8. he’s not crazy he just lost his glasses / employees must wash hair before pooping / husband is embarrassed on his own lawn / whenever men with extravagant mustaches meet in the park one commits a murder / studying gen-z viewing habits and writing a cliffhanger about writing a cliffhanger


I gave up on Norm Macdonald: Nothing Special after 15 minutes. RIP Dallas and Norm. Watched a whole Amy Schumer-presented standup thing with Ron Funches, Jaye McBride, Christina P, Rachel Feinstein, Chris Distefano, Lil Rel Howery. Watched a whole hour by some guy just the other day… it was free on Prime… what was that guy’s name? Did I cover the David Cross special last time? When did that come out?

Still in the middle of Mind Over Murder (hi Katy), Irma Vep, The Last Movie Stars (hi Katy), Underground Railroad (long-delayed), and Only Murders in the Building (season ONE, no spoilers).

Startup company is like that Ashley Madison cheater-dating site but without the participants’ knowledge or initiation, so it leads to some hot blindfolded sex, but also some misunderstandings and murders. Codirector Cummings boldly plays the lead Jordan, a guy whose side we’re not on from the very start (from my notes: “why is everyone getting killed but Jordan, when does he get killed?”) tracking down how he got caught up in this conspiracy, and doing a really good job of it. The murder-suicide by vape pen was novel. Jordan’s wife was The Death of Dick Long‘s Virginia Newcomb, and his hotel hookup was in Song to Song.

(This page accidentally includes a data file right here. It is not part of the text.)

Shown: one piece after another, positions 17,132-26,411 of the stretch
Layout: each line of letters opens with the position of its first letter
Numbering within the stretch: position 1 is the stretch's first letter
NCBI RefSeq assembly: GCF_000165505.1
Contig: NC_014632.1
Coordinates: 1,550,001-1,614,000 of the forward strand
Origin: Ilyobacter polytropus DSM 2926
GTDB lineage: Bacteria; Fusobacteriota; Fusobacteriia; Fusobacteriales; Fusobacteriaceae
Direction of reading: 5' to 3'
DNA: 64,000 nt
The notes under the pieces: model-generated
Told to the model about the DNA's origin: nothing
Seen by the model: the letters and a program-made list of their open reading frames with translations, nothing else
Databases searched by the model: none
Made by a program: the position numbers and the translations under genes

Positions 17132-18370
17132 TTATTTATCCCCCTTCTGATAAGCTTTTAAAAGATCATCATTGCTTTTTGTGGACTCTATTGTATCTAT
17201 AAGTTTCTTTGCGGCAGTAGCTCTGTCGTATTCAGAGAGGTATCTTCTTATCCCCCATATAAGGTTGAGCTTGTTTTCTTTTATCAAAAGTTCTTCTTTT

This movie must work, because even though I moaned about the family, and at the end wished their house would sink into the sea with all of them inside it, I also made a note to catch up with Pialat’s other 1980’s movies: Loulou / Police / Under the Sun of Satan. Sandrine Bonnaire is very pretty in this – talks about suicide over a Klaus Nomi song, leaves all the boys brokenhearted.

My first Plazadrome movie! Very sorry that it’s taken so long, but this was fun. Apparently a teen-energy youth-in-revolt movie where striking-looking high-energy kids take the city by storm, but it’s got more serious problems on its mind and finally everyone ends up dead or missing. I only knew Fruit Chan from Dumplings, though we considered a screening of Three Husbands while we were visiting HK.